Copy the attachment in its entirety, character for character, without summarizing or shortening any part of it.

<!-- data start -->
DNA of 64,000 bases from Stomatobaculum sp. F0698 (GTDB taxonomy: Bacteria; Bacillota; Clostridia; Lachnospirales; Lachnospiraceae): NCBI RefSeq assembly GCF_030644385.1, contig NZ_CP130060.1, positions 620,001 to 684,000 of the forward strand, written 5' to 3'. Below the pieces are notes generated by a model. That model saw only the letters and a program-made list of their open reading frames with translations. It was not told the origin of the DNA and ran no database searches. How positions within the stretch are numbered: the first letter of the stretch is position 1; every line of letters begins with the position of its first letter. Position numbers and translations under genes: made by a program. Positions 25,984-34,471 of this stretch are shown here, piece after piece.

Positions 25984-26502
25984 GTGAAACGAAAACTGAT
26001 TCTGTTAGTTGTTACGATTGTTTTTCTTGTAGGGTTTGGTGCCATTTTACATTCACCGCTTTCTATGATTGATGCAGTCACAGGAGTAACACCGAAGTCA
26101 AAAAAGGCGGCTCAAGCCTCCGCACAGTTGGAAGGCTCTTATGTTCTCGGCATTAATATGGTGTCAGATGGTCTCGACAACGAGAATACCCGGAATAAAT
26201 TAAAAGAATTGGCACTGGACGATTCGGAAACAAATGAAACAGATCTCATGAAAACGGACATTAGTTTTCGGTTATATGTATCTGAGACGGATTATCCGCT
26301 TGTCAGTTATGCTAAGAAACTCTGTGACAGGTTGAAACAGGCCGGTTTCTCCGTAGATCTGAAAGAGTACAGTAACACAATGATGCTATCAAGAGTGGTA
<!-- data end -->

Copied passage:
DNA of 64,000 bases from Stomatobaculum sp. F0698 (GTDB taxonomy: Bacteria; Bacillota; Clostridia; Lachnospirales; Lachnospiraceae): NCBI RefSeq assembly GCF_030644385.1, contig NZ_CP130060.1, positions 620,001 to 684,000 of the forward strand, written 5' to 3'. Below the pieces are notes generated by a model. That model saw only the letters and a program-made list of their open reading frames with translations. It was not told the origin of the DNA and ran no database searches. How positions within the stretch are numbered: the first letter of the stretch is position 1; every line of letters begins with the position of its first letter. Position numbers and translations under genes: made by a program. Positions 25,984-34,471 of this stretch are shown here, piece after piece.

Positions 25984-26502
25984 GTGAAACGAAAACTGAT
26001 TCTGTTAGTTGTTACGATTGTTTTTCTTGTAGGGTTTGGTGCCATTTTACATTCACCGCTTTCTATGATTGATGCAGTCACAGGAGTAACACCGAAGTCA
26101 AAAAAGGCGGCTCAAGCCTCCGCACAGTTGGAAGGCTCTTATGTTCTCGGCATTAATATGGTGTCAGATGGTCTCGACAACGAGAATACCCGGAATAAAT
26201 TAAAAGAATTGGCACTGGACGATTCGGAAACAAATGAAACAGATCTCATGAAAACGGACATTAGTTTTCGGTTATATGTATCTGAGACGGATTATCCGCT
26301 TGTCAGTTATGCTAAGAAACTCTGTGACAGGTTGAAACAGGCCGGTTTCTCCGTAGATCTGAAAGAGTACAGTAACACAATGATGCTATCAAGAGTGGTA